In April or May, 1945, the Americans arrived in Leipzig and towards the end of May the parties obtained permission to go further west to a camp at Northeim. This was a military camp, set up by the Americans but shortly afterwards taken over by the British for the reception of Polish military personnel. The commandant was a Polish officer and the purpose of the camp was to train men and women who had served in the Polish forces to fit them for service in Germany or Italy or elsewhere. In May, 1945, the organization of the camp was rudimentary and it was some time before regular drill, etc., began; but the camp had a military purpose and was not a mere reception centre for displaced persons. The husband was received there because he had been a member of the Polish Home Army and in Polish contemplation was still a Polish soldier, because although the Home Army had been disbanded the husband had not had notice thereof. The husband arrived at the camp in civilian clothes but soon obtained in some way a uniform of sorts, and attached to it the insignia of his old rank of cadet corporal. In my view, the husband was at the material time a member of the Polish forces. I base this conclusion on three factors: (1) the evidence of General Pelczynski, former Chief of Staff to the Polish Commander-in-Chief, as to his technical status; (2) the evidence of Miss Osuchowska, commandant of a women's block at the camp, that it was always a military camp; (3) the husband's unquestioned wearing of uniform with badges of rank in the camp.

It is not at all clear how or in what capacity the wife came to be accepted at the camp. The husband says that there were plenty of civilians there, but I disbelieve this because of Miss Osuchowska's evidence. The husband also says that the wife passed for his wife from arrival and on this matter the wife's evidence was so contradictory that I give no weight to it. They may at first have said that they were married, but again I accept the evidence of Miss Osuchowska; the wife was treated as a single woman, was housed with other single women in her block, and the husband was allowed to visit her as a fianc and not as a husband. It follows from Miss Osuchowska's evidence that they arrived late in May, 1945, did not live outside the camp before marriage, and were not, as the husband alleged, married with any secrecy.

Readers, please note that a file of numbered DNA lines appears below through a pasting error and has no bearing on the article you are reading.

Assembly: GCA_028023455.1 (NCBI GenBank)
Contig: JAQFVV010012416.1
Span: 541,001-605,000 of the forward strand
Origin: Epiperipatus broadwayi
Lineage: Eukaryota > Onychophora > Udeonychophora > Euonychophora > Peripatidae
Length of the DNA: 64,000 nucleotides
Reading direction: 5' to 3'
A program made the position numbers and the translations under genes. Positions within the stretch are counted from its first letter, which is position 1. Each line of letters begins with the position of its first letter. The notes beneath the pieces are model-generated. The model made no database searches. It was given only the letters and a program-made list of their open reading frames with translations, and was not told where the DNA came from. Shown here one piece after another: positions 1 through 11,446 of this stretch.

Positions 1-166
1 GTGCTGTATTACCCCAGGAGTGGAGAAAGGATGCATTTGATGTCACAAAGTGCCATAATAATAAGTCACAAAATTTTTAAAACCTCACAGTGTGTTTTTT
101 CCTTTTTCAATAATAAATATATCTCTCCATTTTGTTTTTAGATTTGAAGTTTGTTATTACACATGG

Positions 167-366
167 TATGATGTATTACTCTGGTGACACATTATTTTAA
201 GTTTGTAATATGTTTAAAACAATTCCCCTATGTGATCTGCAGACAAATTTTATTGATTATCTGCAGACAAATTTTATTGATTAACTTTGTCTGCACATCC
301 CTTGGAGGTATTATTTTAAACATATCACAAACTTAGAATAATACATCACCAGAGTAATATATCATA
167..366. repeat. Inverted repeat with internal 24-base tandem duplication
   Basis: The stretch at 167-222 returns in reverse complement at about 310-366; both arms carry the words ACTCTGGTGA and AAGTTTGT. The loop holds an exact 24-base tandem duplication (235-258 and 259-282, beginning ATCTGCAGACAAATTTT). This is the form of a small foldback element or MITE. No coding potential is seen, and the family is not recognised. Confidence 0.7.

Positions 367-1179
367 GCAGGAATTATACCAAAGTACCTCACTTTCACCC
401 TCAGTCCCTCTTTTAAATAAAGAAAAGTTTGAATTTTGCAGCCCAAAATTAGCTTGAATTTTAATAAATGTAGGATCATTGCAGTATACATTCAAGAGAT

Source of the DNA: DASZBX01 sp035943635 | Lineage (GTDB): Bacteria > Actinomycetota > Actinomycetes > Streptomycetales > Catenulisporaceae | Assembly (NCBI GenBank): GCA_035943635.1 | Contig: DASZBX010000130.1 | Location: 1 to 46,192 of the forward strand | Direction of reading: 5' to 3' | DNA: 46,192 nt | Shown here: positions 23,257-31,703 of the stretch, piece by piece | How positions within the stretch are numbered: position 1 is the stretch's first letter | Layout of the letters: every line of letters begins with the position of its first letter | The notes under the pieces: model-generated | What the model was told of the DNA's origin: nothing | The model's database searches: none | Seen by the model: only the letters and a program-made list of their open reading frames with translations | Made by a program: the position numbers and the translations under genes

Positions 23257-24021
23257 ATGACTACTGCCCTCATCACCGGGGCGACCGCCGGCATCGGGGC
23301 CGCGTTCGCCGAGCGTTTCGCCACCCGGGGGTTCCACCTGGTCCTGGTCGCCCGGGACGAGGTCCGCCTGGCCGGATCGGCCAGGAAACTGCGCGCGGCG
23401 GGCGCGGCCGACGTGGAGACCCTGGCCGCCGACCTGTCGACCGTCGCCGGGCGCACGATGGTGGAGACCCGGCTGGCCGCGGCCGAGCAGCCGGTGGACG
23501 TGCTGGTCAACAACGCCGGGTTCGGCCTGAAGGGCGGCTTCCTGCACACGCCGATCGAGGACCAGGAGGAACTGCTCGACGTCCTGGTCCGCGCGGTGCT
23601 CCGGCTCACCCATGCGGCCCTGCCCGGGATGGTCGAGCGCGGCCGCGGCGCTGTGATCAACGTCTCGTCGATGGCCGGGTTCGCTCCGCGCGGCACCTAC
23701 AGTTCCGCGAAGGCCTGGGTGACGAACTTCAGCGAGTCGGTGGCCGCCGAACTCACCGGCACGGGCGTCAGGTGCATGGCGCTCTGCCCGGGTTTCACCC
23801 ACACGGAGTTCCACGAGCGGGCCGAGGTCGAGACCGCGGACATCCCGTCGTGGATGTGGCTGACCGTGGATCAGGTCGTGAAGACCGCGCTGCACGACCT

The wedding was on June 3 in the open air and was performed by Father Paraszewski, the camp chaplain, who held Polish military rank and had been duly appointed under the authority of the field bishop. He performed many similar ceremonies in the camp and they were ceremonies which would have been valid marriages if celebrated in Poland. The parties regarded the ceremony as a valid legal marriage at all times up to 1959.

I am satisfied that the people in this camp were a separate community, not mingling freely with the German population. They were under the control of the camp commandant and were not allowed to sleep outside except by leave of the camp authorities, given only in special circumstances. They could, however, have some contact with the Germans; the parties were able to go out and have a wedding photograph taken at a photographer's in the town and the wife was able, by leave, after marriage, to obtain lodgings in a German house intended to be shared with the husband. The husband said that he and others engaged in considerable black market transactions with the German inhabitants, but I am not satisfied that this took place on any extensive scale. The wife said that the husband went out to steal a German car and was put in a German prison for a night, but I am not satisfied that this happened. The husband said that he had no hatred for the Germans and there is no evidence that he or the other occupants of the camp had any strong feelings of destestation towards the Germans or their institutionsthe time being after the collapse of the Hitler rgime. On the other hand, there is no evidence of any association with Germans other than such dealings as individual occupants of the camp might find convenient for such purposes as obtaining a matrimonial home or buying photographs, clothing or a motor-cycle, or other articles not to be had within the camp.

The history from the time of the marriage can be briefly related. The husband (probably during June) obtained a motor-cycle. I am not sufficiently satisfied by the evidence of either party to make any positive findings as to how he obtained it except that he bought it from...

To continue reading

Request your trial

VLEX uses login cookies to provide you with a better browsing experience. If you click on 'Accept' or continue browsing this site we consider that you accept our cookie policy. ACCEPT